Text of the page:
Business Articles - With Bankruptcies Up 100%, Is the Recession Over?

by NICK ADAMA - Date: 2010-02-05 - Word Count: 551 Share This!

In another sign that the average American is becoming largely desperate as the current recession continues, bankruptcy filings are up 100% since the year 2007, according to data released by the US Courts. With more economic difficulties and fewer jobs to go around, people just have decreased (or no) income to pay their debts, whether they are credit cards or home loans.

The rise in bankruptcy filings is also occurring despite the banks' and lawmakers' attempts to create a modern version of the debtor's prison. The 2005 bankruptcy reform legislation was created to cut down on the number of people filing for debt relief by making it more difficult to discharge debts. If borrowers did not meet the new requirements, they would be required to pay back a portion of the accounts to their creditors.

Before the 2005 act went into practice in 2006, record numbers of debtors filed bankruptcy under the old laws. Once the new law went into effect, filings dropped sharply for a time, but have begun a steady climb from 2006 until the present. And with tens of millions of Americans now out of work and facing huge amounts of debt, bankruptcy filings are essentially back to where they were before the reform was created.

With the new bankruptcy laws in effect, simple dismissals of debt under Chapter 7 filings were supposed to be reduced. A means test was added to the requirements to file, and if the debtor did not pass the test, they would be forced into a Chapter 13 bankruptcy if they still wanted relief through the court system.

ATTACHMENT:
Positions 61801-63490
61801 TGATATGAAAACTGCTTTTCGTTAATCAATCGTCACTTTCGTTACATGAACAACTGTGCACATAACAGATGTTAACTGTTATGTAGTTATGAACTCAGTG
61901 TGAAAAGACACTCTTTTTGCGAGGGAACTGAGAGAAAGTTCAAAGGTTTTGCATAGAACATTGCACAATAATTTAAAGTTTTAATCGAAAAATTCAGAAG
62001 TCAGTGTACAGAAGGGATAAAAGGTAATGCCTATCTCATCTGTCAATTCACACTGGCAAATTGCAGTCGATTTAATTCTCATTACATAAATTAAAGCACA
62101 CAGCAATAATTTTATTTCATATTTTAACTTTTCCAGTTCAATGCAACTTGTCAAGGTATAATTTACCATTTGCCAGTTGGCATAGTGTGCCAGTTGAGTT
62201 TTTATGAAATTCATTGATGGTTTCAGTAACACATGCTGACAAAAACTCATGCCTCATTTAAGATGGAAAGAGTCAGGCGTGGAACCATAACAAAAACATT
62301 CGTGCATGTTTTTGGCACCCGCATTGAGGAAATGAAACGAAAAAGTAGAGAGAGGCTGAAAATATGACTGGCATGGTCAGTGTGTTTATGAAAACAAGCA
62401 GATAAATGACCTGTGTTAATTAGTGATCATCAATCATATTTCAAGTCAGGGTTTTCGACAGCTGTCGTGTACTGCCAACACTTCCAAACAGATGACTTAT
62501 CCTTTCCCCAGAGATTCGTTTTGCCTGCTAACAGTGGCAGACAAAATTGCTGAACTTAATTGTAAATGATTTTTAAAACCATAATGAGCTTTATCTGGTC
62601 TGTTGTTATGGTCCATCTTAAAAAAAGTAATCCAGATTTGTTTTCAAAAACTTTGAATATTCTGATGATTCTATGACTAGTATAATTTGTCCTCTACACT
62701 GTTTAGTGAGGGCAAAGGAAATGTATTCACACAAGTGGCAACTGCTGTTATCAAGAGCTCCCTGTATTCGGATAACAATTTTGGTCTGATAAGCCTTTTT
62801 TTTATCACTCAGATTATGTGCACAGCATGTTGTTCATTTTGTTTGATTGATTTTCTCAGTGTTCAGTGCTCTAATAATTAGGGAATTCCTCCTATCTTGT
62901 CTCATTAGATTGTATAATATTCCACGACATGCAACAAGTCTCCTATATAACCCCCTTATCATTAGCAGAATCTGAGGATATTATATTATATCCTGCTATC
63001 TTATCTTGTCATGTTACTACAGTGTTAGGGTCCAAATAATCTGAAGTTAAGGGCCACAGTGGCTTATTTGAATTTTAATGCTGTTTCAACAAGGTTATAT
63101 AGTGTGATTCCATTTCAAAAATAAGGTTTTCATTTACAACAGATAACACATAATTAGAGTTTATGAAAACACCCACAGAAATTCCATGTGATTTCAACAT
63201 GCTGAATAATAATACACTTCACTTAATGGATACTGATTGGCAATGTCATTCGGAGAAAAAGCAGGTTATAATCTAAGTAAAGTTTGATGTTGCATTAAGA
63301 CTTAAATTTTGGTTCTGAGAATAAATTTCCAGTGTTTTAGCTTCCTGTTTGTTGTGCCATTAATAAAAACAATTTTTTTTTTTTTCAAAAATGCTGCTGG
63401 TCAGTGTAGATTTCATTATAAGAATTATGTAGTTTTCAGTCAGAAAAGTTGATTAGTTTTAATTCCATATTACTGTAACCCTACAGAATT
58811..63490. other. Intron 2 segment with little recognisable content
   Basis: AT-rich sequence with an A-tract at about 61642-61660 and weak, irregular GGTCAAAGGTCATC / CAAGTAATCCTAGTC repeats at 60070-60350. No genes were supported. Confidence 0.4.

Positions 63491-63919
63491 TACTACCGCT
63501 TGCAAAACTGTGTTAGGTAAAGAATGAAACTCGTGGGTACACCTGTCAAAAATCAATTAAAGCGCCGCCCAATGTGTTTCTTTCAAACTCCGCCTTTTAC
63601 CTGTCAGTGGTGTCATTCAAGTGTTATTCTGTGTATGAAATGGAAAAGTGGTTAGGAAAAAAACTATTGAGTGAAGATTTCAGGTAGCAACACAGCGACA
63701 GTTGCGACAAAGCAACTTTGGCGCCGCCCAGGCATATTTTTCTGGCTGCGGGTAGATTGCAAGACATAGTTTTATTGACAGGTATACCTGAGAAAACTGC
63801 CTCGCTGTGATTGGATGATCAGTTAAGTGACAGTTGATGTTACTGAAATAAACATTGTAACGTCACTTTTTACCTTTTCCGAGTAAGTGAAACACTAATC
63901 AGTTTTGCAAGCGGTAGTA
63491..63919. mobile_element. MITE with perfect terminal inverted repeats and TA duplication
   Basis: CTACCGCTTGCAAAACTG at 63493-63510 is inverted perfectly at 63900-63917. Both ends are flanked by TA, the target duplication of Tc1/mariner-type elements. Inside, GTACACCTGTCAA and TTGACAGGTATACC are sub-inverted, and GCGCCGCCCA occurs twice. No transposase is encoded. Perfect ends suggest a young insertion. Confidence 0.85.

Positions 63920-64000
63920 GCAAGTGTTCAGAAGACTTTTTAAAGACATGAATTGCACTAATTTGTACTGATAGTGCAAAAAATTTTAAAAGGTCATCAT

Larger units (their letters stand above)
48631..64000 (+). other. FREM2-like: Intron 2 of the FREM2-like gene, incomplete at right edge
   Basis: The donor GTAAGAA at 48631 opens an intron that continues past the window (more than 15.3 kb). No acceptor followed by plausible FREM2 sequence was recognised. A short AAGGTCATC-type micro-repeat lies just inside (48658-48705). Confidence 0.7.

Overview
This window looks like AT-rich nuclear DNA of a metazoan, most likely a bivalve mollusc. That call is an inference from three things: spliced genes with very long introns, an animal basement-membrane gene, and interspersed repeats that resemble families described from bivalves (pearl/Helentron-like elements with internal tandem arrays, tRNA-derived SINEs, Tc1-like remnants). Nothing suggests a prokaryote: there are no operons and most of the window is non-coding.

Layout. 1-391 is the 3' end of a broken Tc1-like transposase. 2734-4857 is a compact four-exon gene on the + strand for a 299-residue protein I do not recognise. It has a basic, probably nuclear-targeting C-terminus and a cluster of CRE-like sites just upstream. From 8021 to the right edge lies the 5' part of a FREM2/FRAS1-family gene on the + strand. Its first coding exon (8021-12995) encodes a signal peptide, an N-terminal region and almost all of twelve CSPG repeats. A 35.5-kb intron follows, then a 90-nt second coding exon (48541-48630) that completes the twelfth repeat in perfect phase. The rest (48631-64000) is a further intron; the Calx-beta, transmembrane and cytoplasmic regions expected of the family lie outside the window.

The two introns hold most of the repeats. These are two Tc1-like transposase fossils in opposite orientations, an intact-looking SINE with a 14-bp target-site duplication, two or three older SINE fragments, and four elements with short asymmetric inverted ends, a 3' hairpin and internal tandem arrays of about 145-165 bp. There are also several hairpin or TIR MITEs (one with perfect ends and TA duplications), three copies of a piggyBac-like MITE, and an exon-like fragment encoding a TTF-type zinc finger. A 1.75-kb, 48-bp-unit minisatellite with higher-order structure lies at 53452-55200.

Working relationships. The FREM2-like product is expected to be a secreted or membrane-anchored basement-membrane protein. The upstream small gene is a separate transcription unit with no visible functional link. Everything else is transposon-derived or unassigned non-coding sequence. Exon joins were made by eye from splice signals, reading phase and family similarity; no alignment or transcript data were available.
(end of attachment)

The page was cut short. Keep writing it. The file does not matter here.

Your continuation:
Although the means test may have kept some borrowers from filing Chapter 7, the high unemployment rate has guaranteed that many people just do not have any means to pay their bills. For them, discharging their debt may be the only answer to avoid collection actions by banks or collection agencies. And with no means to pay their bills at all, they are able to surpass the court's test and file a Chapter 7.

Thus, banks have always wanted to avoid the possibility of borrowers filing for Chapter 7 bankruptcy and being able to discharge all of their debts. Even if the debtors do not have any assets or income, the banks would rather be able to sell the debts or sue the borrowers and obtain judgments and garnishments against them. If bankruptcy is an option at all, banks would rather that it be a Chapter 13 repayment plan, rather than a discharge.

Without an end in sight for the recession, and with the government rewarding banks for making bad loans to homeowners, bankruptcy filings can be expected to keep increasing. Americans do not have jobs or assets, because they are being forced to subsidize banks which keep making poor lending decisions and then claiming the nation's money and assets for themselves as ordinary people can not maintain. Nick publishes articles on the ForeclosureFish website, which aims to educate homeowners how they can prevent on their homes while they still have time. The site describes various methods to save a home, including foreclosure refinancing, deed in lieu, mortgage modification, filing bankruptcy, and more. Visit the site today to read more and find out what options you can use to prevent losing your home:

Related Tags: credit cards, bankruptcy, chapter 7, hardship, filing for bankruptcy, economic recession, bankruptcy filings, means test, collection actions

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